An African country reckons with its history of selling slaves

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tags: slavery, Africa



Less than a mile from what was once West Africa’s biggest slave port, the departure point for more than a million people in chains, stands a statue of Francisco Félix de Souza, a man regarded as the father of this city. 

There’s a museum devoted to his family and a plaza in his name. Every few decades, his descendants proudly bestow his nickname — “Chacha” — on a de Souza who is appointed the clan’s new patriarch.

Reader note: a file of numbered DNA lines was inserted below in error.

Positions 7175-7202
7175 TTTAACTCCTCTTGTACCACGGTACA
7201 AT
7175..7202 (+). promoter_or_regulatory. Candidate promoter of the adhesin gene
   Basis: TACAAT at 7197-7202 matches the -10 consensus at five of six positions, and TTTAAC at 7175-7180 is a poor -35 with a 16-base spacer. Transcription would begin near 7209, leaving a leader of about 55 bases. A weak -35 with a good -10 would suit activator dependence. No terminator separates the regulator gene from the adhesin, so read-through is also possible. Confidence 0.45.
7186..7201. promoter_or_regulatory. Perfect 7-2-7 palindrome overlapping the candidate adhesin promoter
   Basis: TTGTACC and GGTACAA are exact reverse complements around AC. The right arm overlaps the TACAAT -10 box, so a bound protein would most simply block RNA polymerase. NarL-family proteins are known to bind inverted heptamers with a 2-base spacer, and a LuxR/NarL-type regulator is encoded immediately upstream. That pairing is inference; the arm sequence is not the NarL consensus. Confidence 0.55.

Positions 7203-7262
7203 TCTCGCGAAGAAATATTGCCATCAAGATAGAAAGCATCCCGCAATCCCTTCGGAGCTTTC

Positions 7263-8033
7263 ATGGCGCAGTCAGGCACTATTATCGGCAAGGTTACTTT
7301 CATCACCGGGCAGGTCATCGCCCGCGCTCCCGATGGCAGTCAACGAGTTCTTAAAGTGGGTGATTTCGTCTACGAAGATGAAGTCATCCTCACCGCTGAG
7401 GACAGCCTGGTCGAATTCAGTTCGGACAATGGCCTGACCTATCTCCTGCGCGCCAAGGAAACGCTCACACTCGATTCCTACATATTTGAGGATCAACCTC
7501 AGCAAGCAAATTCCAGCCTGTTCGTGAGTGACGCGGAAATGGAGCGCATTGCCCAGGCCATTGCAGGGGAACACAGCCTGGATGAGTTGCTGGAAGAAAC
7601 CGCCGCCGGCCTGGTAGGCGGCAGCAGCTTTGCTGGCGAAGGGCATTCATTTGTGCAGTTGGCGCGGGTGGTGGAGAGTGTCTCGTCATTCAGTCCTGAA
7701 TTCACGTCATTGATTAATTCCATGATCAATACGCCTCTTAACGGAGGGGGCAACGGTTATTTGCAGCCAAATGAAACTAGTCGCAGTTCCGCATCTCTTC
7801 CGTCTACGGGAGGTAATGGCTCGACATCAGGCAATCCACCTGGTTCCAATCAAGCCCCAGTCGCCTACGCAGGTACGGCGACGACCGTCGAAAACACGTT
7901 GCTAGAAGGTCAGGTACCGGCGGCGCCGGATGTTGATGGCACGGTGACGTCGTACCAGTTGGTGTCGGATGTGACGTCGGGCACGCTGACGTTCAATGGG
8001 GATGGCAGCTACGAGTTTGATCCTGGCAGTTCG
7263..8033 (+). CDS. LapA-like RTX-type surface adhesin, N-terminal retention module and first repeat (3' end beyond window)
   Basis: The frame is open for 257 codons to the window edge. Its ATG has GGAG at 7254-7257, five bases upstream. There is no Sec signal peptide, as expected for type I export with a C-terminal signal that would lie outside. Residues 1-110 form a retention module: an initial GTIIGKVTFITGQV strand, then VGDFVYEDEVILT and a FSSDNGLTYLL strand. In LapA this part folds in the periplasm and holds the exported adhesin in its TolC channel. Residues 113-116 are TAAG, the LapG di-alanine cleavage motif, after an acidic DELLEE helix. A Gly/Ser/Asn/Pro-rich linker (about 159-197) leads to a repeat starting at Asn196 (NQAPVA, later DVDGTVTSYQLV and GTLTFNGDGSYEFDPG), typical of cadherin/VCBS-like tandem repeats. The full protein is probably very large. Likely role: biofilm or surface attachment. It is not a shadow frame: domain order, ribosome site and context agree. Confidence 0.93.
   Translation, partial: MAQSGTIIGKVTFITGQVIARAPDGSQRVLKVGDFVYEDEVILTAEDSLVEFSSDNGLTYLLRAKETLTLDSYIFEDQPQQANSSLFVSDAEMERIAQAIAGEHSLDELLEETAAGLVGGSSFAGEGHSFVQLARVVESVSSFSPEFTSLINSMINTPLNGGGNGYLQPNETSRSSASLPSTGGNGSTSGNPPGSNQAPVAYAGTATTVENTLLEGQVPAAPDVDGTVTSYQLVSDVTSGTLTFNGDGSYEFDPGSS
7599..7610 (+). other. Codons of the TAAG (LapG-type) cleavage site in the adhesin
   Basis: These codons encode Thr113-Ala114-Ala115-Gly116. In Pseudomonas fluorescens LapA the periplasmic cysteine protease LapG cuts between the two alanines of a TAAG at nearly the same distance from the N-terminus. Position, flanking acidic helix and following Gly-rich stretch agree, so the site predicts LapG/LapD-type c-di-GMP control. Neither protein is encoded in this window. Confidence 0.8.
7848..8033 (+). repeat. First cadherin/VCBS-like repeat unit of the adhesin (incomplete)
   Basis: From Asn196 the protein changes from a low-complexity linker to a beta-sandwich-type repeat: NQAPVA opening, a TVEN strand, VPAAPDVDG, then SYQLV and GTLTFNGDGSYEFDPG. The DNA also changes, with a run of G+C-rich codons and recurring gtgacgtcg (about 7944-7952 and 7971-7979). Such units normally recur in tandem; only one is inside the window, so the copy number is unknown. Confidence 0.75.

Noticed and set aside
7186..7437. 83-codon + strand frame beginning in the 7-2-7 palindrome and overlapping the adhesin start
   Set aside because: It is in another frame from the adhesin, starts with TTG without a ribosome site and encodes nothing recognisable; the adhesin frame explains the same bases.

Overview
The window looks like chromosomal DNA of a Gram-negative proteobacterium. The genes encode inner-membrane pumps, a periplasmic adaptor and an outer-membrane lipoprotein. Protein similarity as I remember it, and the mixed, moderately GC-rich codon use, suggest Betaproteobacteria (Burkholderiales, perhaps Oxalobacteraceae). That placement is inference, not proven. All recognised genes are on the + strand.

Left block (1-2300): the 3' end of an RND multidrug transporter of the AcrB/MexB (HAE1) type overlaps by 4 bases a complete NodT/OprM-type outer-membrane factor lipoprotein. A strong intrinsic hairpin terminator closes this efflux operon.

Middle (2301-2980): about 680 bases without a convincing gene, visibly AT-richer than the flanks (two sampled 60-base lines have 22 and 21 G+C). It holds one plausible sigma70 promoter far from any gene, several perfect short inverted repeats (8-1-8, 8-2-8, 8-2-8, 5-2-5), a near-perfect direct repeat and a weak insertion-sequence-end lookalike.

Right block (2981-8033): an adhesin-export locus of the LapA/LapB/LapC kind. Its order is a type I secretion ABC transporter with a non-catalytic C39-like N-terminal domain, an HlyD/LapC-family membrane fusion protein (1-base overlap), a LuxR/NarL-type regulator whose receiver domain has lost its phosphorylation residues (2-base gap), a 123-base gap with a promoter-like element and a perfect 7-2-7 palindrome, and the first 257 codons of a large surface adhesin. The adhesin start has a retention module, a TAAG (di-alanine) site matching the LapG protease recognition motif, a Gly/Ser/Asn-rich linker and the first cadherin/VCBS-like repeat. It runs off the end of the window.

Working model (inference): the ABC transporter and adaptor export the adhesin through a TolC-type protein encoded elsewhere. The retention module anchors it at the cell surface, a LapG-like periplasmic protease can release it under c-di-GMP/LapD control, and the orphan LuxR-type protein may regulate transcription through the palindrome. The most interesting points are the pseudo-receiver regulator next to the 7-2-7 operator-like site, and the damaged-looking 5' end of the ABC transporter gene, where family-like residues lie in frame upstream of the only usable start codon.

But there’s one part of de Souza’s legacy that is seldom addressed. After arriving here in the late 1700s from Brazil, then a Portuguese colony, he became one of the biggest slave merchants in the history of the transatlantic slave trade.

Read entire article at The Washington Post

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